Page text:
Events – Sunday 13 December 2015, 12:00 noon to 3:00 pm
Sunday Summer Social
Venue: 4 Alandale Ave, Balwyn
By tradition this end-of-year festive period is called Christmas. It is a time for get-togethers with family, friends, and work-mates; gift giving; for Christians to celebrate the birth of Jesus and for retailers to hope we will go out and buy. The general mood is a mix of enjoyment, social bonding, over-indulgence and the likelihood of family squabbles.
These celebratory traditions began in the northern hemisphere thousands of years ago, to mark the shortest day or winter solstice. It was a time of log fires and feasting, associated with killing livestock that would not have survived the winter. Much later Christians appropriated this long established celebration for their own event of Christ’s birth in a manger, visited by shepherds and wise men, etc.
When Europeans colonised the southern hemisphere, they brought this amalgam of pagan and christian traditions with them. Despite the seasons being reversed, Australians still celebrate with decorated pine trees, gift giving and for generations have looked forward to Christmas day dinners with roast chicken or turkey, and plum pudding. In recent years we have moved to more season-appropriate food like seafood, barbecues, salads and cold desserts. And as though you can’t have too many opportunities to party, there has been a growth in Christmas-in-July celebrations.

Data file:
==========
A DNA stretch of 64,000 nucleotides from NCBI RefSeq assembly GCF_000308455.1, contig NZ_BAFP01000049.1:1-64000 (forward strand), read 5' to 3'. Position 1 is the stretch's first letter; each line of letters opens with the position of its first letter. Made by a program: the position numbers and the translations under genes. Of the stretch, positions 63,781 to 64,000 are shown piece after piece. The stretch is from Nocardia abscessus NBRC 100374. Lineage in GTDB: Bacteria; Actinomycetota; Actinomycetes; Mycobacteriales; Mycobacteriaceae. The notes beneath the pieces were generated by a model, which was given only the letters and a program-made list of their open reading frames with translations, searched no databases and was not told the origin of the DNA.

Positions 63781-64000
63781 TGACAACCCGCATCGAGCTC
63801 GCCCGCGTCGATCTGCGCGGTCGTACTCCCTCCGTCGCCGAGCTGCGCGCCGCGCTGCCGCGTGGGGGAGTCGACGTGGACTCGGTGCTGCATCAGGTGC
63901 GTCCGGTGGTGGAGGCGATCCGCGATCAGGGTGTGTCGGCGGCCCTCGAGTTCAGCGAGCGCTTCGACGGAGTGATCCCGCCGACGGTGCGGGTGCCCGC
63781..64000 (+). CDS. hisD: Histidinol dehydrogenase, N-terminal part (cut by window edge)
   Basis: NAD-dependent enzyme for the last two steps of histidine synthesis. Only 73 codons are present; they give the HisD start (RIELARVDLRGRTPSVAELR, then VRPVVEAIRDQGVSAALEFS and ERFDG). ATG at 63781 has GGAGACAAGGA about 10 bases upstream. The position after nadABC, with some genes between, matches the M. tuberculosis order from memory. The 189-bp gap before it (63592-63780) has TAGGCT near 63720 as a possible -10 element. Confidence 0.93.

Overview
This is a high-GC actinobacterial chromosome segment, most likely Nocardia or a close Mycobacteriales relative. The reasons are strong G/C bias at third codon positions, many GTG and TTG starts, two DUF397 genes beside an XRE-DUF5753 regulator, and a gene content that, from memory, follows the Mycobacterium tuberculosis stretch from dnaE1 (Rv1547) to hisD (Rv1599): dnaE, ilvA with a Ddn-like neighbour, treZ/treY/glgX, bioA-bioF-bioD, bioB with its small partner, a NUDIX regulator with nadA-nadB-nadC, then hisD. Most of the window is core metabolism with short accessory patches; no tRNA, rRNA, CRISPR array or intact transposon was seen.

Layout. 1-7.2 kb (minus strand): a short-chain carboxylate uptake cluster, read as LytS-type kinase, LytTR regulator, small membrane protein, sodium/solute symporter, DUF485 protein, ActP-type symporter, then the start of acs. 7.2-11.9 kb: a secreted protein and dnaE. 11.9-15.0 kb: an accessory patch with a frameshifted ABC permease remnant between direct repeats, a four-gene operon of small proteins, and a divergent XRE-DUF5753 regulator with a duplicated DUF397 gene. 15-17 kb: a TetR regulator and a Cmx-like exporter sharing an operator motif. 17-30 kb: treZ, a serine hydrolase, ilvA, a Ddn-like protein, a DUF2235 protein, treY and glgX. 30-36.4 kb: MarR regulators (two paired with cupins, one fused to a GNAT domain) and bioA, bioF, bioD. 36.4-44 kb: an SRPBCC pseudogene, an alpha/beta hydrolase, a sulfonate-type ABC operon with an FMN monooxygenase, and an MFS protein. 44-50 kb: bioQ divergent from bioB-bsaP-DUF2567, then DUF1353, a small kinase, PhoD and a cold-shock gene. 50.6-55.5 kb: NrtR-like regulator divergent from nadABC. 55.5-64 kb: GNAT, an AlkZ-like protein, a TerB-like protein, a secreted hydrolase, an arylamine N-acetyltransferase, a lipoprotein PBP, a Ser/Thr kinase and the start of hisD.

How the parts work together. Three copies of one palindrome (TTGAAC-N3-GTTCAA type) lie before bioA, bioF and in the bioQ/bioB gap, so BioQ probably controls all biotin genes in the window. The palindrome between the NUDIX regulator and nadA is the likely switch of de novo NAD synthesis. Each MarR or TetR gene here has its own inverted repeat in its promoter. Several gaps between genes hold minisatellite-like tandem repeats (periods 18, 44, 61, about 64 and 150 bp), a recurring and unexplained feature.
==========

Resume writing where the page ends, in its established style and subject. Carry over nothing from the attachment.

These observations demonstrate that humans have long constructed celebratory occasions out of a wide range of natural and unnatural happenings. Australia’s first people also had established patterns of life closely tied to their surroundings. Most tribes moved around their country taking advantage of seasonal food supplies and occasionally gathering for celebratory feasts and corroborees.
Even though colonisation drastically altered the original flora and fauna of Australia by introducing exotic species and exploitation, we can still discern seasonal patterns. Two, many will be familiar with at this time of the year, are the vivid orange flowers of the silky oak, Grevillea robusta, and the persistent squawking of fledgling magpies begging food from their parents.
The get-together aspect of Christmas is worth fostering as is thinking of the less fortunate. We therefore hope that many Humanists will come along to our summer social and bring non-perishable food and other daily necessity items to donate to the Asylum Seeker Resource Centre. We begin with socialising, follow with a shared meal and later there is an opportunity to contribute an item of entertainment.
We urge all members to come along to our Humanist social even if only for a short time. And we wish everyone all the best for the festive season and the coming new year.